Peeling the Orange Rhyme:

Douglas R. Hofstadter can trump you all on the "rhymes with orange" topic:

From Tom Lehrer (via "Le Ton Beau de Marot", an excellent book by Douglas R. Hofstadter, one-time author of the Mathematical Recreations column of Scientific American)

        Eating an orange
                while making love
        Makes for bizarre enj-
                oyment thereof

From DRH himself:

        "Make love with an orange,"
                our teacher Tom toots,
        "And you'll harvest bizarre, ing-
                enious fruits!"

Or, an entire poem with Rhymes of Orange on every line from the same DRH:

        A poem without "or-
                ange" as a rhyme is not nice --
        it's a bustling bazaar
                in Jodhpur, with no spice.
        It's a Friday night bar
                in Georgetown, without ice,
        It is Deborah Kerr
                'n John Wayne -- Yul look twice!
        Tiger Woods chipping far
                and just missing -- no dice!
        Yankees blurting "Au revoir"
                in Japan, East/West splice!
        Or a Volkswagen car
                engine smoking -- ach, Scheiß!
        A poem without "or-
                ange" as a rhyme is not nice.

I recall a series of poems entitled
the man who fell in love with his spleen
A new stanza was publised in a magazine
They all ended in the line you'll never find
a rhyme for orange

every week. I only recall one stanza,
It went something like

You can slit your wrists descretly
whilst your family is drowsing,
you can hear your neighbours breathing
through the walls of council housing
you can be so odd, 
you don't find every inch of me arousing,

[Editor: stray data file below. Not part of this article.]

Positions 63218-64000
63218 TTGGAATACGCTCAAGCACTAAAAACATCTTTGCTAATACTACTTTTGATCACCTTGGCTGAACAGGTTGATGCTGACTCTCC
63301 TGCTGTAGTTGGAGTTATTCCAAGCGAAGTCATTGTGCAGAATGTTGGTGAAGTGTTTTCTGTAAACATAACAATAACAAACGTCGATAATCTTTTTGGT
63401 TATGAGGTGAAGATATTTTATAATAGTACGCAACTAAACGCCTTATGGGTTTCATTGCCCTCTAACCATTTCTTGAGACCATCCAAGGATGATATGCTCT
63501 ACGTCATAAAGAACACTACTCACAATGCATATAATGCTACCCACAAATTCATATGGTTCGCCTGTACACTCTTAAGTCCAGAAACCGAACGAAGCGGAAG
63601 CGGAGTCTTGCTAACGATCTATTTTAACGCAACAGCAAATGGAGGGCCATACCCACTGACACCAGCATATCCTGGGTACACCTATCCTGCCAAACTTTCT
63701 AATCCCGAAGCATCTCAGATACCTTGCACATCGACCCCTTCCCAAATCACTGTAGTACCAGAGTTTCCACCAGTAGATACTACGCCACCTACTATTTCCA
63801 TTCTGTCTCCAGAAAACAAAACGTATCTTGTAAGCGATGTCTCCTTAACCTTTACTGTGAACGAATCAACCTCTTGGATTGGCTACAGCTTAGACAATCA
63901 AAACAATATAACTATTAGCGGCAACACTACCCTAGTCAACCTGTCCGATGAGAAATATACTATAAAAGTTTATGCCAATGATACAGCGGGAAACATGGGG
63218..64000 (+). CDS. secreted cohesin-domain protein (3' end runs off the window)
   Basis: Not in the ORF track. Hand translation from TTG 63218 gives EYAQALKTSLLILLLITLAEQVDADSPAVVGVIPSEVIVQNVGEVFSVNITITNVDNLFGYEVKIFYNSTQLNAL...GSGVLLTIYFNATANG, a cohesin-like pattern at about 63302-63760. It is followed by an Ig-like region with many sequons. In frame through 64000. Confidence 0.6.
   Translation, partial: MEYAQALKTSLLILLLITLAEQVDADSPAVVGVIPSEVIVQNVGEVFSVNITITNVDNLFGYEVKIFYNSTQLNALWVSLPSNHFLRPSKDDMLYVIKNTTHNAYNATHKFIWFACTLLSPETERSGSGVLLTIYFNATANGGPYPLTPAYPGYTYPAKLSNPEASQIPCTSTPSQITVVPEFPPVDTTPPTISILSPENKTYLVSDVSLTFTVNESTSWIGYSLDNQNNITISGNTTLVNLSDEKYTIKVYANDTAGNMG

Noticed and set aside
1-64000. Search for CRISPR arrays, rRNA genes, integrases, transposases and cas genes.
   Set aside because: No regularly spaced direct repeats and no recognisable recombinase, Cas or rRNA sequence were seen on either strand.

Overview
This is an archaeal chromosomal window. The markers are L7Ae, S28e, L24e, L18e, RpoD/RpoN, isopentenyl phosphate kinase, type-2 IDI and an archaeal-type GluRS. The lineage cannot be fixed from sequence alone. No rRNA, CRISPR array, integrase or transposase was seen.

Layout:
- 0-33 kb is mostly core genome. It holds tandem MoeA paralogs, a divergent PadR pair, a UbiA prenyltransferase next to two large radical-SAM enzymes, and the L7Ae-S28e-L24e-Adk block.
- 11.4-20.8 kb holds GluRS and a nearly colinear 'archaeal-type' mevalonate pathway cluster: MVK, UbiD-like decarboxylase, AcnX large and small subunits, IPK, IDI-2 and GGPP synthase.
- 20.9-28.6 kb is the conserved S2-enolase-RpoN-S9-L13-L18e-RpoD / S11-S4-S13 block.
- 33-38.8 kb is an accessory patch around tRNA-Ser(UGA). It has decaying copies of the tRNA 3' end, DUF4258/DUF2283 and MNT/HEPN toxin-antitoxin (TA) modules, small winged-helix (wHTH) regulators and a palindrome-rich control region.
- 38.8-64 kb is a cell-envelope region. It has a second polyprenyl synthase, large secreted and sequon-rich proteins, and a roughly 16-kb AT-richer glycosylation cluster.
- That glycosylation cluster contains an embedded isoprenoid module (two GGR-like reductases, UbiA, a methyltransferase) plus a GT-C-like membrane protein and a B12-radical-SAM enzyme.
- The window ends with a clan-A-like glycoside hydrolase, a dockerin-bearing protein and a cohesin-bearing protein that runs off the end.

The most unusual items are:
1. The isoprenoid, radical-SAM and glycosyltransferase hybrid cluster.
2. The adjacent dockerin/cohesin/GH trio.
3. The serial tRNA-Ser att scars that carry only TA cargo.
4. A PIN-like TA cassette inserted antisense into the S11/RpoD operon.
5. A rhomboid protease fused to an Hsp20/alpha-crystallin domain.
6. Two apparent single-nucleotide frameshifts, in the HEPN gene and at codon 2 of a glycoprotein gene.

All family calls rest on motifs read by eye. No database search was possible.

but you'll never find a rhyme for orange

I almost hate to contribute to this node, but I've been thinking a lot about rhyme lately and so it seems somewhat appropriate.

The answer to the question about things that rhyme with orange depends entirely upon your definition of "rhyme." My dictionary (as a secondary definition) says "A word agreeing with another in terminal sound." This is the kind of rhyme we all learned in grammar school, but in fact the primary definition of rhyme is much broader: "Identity in sound of some part."

With this in mind, I encourage you to consider not only lozenge, which I believe is the closest common word to a "pure" rhyme as you're going to get, but also the whole host of other words ending in -nge, such as:

True, these do not share the -ange ending of orange, but as the A in orange is unstressed, I do not consider this a major issue. So poets, scribble away!

This node is getting to be slightly GTKY, so I'm apprehensive about adding to it, but my soul won't be at piece until I do. This is becuse I have a disc of Ben Folds Five in the car. And I hear She Don't Use Jelly a lot, and whenever I do, I have an urge to add to this node. So I did.

According to The Flaming Lips, who wrote She Don't Use Jelly, store rhymes with orange. Whenever I hear it, I can't help but laugh at that:

I know a girl who
Reminds me of Cher
She's always changing
The color of her hair
She don't use nothing
You buy at the store
She likes her hair to
Be real orange

A reversal of the paradigm, which my grandmother used to recite to me. No, really she did:

"What is the rhyme for porringer?
What is the rhyme for porringer?"
"The King he had a daughter fair,
And gave the Prince of Orange her."

This is presumably a historical reference to the marriage of William and Mary in the seventeenth century, which led to the Glorious Revolution, the Battle of the Boyne and all that stuff. I strongly suspect that Granny Herring, whose didactic instincts were honed by many years as the village schoolmistress, got it from one of the collections by Peter and Iona Opie.

Soit, alternativement:

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